Monte Carlo is situated at the base of the Maritime Alps along the French Riviera. Its name is of Italian origin meaning “Mount Charles,” in honor of the then-reigning prince, Charles III. Monaco is a sovereign city-state, governed under a constitutional monarchy, currently held by Prince Albert II (a constitutional monarchy is a form of government in which the monarch is legally restricted within the boundaries of a constitution). Monaco is the second smallest country in the world next to the Vatican, and is also the most densely populated country in the world (with a population of 36,950 citizens within an area of 1mi2).
The principality’s mild climate, beautiful scenery and gambling casinos, have contributed to Monaco’s status as a premier tourist destination and haven for wealthy escapees. Monaco levies no income tax on individuals, thus attracting a considerable number of affluent “tax refugee residents” from European countries… who derive the majority of their income from activity outside of Monaco (ie: Ringo Starr). Monte Carlo is host to the Circuit de Monaco racetrack, on which the Formula One Monaco Grand Prix takes place. The lavish Casino de Monte-Carlo has been featured in numerous films, such as the James Bond series and Alfred Hitchcock’s To Catch A Thief, starring Cary Grant and Grace Kelly – the then future Princess of Monaco. There is a scene in To Catch A Thief, when Grace Kelly drives her car very fast and dangerously along the steep winding roads of Monaco – a sad coincidence to her actual death in 1982.
Worldwide glamor came to Monte Carlo when Grace Kelly married Prince Rainier III in 1956. Together they restored Monaco both financially and structurally – lessening the country’s dependence on the income generated from gambling (this involved land reclamation, the development of new beaches and high-rise luxury housing). Princess Grace of Monaco predeceased her husband, dying in September 1982, in an automobile accident. The road that Grace and Stephanie, her daughter, were traveling, is called the Moyenne Corniche, which takes you into Monaco. Approximately 2 miles from La Turbie, there is an especially steep bend where you have to brake very hard and steer carefully to follow the road 150 degrees to the right. Grace missed that turn. The Rover slammed into the small retaining wall and went through it. The car somersaulted as it crashed 120 feet through branches of trees, careening off the slope. Stephanie – who was in the passenger seat, tried to regain control of the car but was unsuccessful. Stephanie told her sister Caroline, “Mommy kept saying, I can`t stop. The brakes don`t work. I can`t stop.” She said that Mommy was in a complete panic. She told me, “I pulled on the hand brake but it wouldn`t stop. I tried but I just couldn`t stop the car.” Despite Doctor’s efforts, Princess Grace’s head injuries – in addition to her fractured ribs, collarbone, and thigh – were irreparable. The following night, Princess Grace died at the age of 52, after Prince Rainier decided to take her off life support.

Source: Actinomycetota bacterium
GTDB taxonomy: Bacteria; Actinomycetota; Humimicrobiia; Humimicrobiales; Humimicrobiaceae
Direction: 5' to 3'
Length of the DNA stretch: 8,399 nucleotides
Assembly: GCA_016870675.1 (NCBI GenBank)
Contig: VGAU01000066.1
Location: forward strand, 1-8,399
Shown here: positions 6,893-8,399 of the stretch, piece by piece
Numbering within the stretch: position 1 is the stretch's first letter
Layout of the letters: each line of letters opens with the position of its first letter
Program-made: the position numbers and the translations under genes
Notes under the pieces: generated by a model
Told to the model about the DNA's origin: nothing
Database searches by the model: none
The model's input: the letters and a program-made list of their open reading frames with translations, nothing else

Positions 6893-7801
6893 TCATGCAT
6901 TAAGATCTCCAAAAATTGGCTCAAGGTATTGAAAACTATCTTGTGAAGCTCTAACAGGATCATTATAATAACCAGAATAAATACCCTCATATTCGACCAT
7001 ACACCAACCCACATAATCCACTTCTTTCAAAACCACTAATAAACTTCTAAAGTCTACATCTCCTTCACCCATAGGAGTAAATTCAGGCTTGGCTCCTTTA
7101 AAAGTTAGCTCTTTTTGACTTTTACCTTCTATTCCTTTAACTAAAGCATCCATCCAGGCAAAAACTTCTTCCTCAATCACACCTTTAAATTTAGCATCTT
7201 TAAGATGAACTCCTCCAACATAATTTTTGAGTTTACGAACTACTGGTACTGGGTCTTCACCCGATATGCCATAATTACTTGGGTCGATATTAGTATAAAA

From Monte Carlo, we drove ten miles to the medieval village of Eze. The hike from the parking lot to the village, takes you up a steep stone pathway to the top. The hillside village sits like an eagle’s nest on a large rock 400 meters above the Mediterranean Sea. The view is stunning from the Jardin Exotique lookout point – a garden terrace with a collection of rare plant species from around the world. Many of the residents of Eze are artisans or work in the surrounding hotels and villas. Visitors can wander to their heart’s content in and out of the cave-like shops (if you have the Euros to back it up!).
On a final note: Our tour guide happened to mention that if you have a few extra bucks in your bank account, you can actually buy a lovely five-story, 35,500 sq. ft. penthouse with a private infinity pool and waterslide, personal chauffeur and butler (controlled by a touch screen) and floor to ceiling windows, with a heart-stopping view of the Mediterranean. The apartment is located at the Odeon Tower Sky Penthouse, which is the second tallest building on the European Mediterranean. The uber-exclusive Penthouse, with an estimated price tag of 387-million dollars, just might be the most expensive apartment in the world.
In case you are tempted, the phone number is +377 97 77 37 77
All photographs except 2, 4, 7, 8, taken by Ryan Oksenberg